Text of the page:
Traverse City, Ferndale approve medical marijuana use

November 09, 2005

John Flesher , Associated Press

TRAVERSE CITY - Laura Barber says she's convinced good will come from an approved city ordinance instructing police to go easy on those who use marijuana for medical purposes, although critics dismiss it as a worthless gesture.

"I believe in my heart that it will have an effect," said Barber, executive director of the Coalition for Compassionate Care, which led the petition drive to get the measure on the local ballot.

Her 32-year-old husband, Matthew Barber, was convicted of possession last year. Laura Barber says he uses marijuana to relieve symptoms of multiple sclerosis.

Voters in this northern Michigan community endorsed the ordinance during Tuesday's election, with 1,594 in favor and 925 opposed. It doesn't make marijuana legal but declares possession, use or delivery of the drug by a medical patient the "lowest law enforcement priority of the city."

Meanwhile, a proposal to allow medical use of marijuana in Ferndale passed 1,894 to 1,222. Detroit and Ann Arbor adopted similar measures in 2004.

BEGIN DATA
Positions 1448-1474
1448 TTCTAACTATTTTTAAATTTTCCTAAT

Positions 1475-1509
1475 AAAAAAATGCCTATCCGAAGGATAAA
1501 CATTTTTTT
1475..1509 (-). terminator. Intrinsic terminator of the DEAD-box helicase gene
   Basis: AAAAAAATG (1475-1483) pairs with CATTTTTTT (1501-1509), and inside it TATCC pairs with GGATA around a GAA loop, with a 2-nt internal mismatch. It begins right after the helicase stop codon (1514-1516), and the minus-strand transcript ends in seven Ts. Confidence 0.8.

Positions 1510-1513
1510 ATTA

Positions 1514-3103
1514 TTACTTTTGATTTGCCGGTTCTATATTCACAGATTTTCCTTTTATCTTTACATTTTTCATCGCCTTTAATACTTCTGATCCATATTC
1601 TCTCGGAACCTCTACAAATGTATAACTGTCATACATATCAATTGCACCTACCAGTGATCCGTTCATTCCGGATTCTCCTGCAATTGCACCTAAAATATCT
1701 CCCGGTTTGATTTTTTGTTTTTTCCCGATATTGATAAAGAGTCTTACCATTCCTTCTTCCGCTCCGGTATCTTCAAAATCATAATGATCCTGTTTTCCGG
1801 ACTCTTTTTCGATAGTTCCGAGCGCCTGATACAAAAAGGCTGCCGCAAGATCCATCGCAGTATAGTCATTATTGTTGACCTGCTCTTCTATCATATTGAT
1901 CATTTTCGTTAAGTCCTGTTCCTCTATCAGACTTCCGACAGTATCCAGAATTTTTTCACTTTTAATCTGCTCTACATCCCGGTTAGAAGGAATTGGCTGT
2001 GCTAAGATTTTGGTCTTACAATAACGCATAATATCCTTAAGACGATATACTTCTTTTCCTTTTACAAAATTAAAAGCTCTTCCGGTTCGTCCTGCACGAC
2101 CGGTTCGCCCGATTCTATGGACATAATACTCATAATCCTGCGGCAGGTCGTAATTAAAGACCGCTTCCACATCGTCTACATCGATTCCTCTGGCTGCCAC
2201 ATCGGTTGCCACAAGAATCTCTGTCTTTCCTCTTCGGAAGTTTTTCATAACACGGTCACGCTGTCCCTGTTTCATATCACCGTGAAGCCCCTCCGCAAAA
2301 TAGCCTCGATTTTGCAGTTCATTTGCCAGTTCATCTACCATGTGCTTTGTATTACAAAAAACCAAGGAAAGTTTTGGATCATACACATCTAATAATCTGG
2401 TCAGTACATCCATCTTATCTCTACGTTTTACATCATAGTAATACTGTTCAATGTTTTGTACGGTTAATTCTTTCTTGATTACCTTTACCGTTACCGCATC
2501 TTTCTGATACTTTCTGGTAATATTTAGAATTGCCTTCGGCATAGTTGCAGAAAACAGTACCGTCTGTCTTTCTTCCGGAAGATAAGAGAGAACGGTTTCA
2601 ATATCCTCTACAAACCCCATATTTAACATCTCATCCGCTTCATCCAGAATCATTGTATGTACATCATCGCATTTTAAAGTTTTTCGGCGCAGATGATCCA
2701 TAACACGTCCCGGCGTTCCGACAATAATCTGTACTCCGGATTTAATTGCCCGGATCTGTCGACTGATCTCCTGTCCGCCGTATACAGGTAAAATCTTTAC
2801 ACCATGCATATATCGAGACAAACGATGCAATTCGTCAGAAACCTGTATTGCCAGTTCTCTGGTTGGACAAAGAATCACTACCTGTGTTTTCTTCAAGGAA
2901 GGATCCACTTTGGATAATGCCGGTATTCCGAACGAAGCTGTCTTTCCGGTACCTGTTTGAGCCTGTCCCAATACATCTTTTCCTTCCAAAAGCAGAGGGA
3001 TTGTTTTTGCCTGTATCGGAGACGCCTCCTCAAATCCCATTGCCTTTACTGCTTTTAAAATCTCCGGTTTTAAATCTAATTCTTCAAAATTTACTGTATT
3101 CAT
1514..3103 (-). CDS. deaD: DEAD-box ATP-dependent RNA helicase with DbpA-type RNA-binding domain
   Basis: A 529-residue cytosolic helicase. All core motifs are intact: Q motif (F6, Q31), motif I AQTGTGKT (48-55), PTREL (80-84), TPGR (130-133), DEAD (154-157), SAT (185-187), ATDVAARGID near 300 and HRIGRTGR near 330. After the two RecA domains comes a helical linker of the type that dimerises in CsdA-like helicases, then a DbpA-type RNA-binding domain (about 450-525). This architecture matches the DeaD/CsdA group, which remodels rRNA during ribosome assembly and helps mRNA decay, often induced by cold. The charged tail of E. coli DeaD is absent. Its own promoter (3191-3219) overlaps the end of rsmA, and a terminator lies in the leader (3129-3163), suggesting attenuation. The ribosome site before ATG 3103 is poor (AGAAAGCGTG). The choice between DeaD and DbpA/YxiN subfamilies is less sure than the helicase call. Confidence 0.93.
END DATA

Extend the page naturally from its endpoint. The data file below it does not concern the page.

But state law prohibits possession and use of marijuana, raising doubts about the legality of the municipal ordinances.

The Michigan attorney general's office last year concluded the Ann Arbor ordinance was contrary to state law, spokeswoman Allison Pierce said.

Donal O'Leary III, a University of Michigan student and Ferndale resident who led the pro-marijuana campaign there, said he believes local officers pay attention to such ordinances.

"There have been zero medical marijuana-related arrests or prosecutions" in Detroit or Ann Arbor since their measures passed, O'Leary said.

A message seeking comment was left with Ferndale Police Chief Michael Kitchen. He has said his department would continue arresting anyone found with marijuana.



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